Senseonics recently announced CE Mark approval in Europe for its Eversense 90-day implantable CGM sensor, body-worn transmitter (worn over the sensor with adhesive tape), and mobile app for viewing real-time glucose data. Eversense was first to launch in Sweden last June. Eversense is being positioned as the “world’s first long-term wear sensor.” Eversense uses a 90-day implanted sensor (a bit larger than a pill) that is placed in the upper arm in a 5-10 minute in-office procedure. A rechargeable transmitter device is worn on top of the skin, directly over the sensor, which powers the implant and sends the current glucose value and trend arrow to a smartphone. The transmitter is removable (users can take it off/put it back on without wasting a sensor), though it must be on in order to get glucose readings. Eversense requires two fingerstick calibrations per day, and its average error in trials relative to a lab measurement is ~11% (slightly worse than Dexcom’s G5 at ~9%, but slightly better than Medtronic’s Enlite at ~14%; Abbott’s FreeStyle Libre is also ~11%, though it does not require any fingerstick calibrations).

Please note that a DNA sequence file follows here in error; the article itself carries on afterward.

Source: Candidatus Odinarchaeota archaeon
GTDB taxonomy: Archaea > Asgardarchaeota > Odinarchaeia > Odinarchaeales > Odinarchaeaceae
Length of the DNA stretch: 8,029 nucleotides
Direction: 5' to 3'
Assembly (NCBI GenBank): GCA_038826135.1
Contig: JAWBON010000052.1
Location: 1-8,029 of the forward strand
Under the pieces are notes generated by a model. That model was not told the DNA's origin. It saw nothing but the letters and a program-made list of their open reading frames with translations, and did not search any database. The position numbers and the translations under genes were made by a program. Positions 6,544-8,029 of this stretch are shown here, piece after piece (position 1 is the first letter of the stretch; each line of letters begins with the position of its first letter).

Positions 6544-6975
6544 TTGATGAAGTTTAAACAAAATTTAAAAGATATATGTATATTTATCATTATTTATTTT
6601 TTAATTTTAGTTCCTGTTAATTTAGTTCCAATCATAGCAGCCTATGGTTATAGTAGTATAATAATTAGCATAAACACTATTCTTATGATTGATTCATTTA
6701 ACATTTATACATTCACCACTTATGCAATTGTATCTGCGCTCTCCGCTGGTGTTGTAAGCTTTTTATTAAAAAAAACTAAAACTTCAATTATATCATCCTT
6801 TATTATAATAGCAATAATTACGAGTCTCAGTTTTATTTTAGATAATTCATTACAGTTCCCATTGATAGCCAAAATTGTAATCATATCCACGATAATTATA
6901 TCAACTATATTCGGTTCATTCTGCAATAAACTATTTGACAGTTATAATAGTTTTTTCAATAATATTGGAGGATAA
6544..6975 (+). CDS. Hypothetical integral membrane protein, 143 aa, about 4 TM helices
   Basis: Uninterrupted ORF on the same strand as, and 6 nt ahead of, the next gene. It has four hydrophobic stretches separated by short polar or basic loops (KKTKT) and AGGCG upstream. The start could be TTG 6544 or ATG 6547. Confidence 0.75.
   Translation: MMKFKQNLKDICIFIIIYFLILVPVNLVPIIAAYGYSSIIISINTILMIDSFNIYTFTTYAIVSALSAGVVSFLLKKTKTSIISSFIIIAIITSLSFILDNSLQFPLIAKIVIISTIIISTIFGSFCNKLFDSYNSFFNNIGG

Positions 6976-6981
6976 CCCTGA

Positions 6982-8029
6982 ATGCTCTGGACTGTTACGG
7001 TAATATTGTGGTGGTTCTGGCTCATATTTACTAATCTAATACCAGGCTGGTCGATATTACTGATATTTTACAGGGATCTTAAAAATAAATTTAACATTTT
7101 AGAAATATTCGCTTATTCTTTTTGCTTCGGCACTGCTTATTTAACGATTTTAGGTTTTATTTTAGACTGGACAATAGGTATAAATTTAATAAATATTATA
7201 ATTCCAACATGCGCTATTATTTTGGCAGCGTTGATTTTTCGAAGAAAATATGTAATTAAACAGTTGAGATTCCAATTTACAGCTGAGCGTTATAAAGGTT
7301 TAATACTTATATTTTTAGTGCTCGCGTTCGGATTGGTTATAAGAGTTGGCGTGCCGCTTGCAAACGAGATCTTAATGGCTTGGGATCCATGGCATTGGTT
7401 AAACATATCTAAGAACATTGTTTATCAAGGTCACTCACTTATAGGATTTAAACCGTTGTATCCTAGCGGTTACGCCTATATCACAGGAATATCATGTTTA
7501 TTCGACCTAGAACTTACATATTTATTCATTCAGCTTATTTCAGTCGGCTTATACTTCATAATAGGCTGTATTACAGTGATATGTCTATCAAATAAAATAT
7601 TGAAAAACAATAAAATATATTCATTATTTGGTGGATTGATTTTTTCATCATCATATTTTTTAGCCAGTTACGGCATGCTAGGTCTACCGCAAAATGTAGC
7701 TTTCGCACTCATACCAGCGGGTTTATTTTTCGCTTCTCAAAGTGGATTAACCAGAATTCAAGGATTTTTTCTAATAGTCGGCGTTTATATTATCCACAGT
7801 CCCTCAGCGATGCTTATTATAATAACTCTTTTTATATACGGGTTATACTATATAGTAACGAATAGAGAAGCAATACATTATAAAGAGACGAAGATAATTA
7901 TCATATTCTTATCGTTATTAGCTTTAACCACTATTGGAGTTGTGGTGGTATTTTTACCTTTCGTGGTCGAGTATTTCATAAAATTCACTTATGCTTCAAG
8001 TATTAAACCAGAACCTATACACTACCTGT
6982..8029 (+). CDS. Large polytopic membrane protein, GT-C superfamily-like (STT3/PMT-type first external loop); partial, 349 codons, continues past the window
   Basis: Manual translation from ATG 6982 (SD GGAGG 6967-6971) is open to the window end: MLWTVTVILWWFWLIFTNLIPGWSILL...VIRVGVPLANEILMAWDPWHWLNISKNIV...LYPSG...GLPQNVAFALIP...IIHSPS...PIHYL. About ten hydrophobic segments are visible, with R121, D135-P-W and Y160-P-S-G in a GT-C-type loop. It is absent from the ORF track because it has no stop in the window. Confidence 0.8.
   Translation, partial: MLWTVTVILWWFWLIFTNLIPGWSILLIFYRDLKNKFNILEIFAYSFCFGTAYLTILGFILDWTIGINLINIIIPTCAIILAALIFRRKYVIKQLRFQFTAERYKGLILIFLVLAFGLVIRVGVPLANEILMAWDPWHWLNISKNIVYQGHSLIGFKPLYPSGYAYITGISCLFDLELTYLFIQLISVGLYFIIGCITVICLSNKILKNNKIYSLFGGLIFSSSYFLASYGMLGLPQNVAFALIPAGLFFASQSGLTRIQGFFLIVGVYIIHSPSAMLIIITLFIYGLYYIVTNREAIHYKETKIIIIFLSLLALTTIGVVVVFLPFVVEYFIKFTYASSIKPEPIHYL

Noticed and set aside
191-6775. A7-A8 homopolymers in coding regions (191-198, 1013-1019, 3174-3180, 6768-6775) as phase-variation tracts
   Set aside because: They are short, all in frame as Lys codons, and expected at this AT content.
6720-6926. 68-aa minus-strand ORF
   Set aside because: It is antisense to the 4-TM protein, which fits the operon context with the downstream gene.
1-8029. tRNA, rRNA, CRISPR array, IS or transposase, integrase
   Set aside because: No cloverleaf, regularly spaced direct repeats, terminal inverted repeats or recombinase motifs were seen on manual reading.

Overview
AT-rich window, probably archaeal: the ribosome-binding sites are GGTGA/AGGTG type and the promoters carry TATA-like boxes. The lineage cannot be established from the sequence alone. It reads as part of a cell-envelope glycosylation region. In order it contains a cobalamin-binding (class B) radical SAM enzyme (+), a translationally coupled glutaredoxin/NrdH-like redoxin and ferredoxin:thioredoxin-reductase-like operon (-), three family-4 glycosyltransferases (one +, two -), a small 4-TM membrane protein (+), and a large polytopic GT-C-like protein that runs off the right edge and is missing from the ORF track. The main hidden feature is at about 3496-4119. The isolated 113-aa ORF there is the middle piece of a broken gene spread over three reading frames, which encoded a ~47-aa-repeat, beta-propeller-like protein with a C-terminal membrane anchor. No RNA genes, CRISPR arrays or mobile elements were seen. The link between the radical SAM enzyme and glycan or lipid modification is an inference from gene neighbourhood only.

Both the smartphone and transmitter will alert the user of a high or low glucose. When the phone is out of range, the transmitter will provide an on-body vibration alert to indicate a high or low – a nice feature that distinguishes Eversense from other systems. Eversense is approved as an adjunct device to complement standard home glucose meters, meaning it is not approved for insulin dosing (like G5 or FreeStyle Libre in Europe). The company plans to submit the device for FDA approval by the end of 2016, meaning it could be approved sometime in late 2017 or early 2018. In addition to seeing a current glucose value every 5 minutes, the app is also intended to display where you are headed and how fast, so you can take steps to stay in control.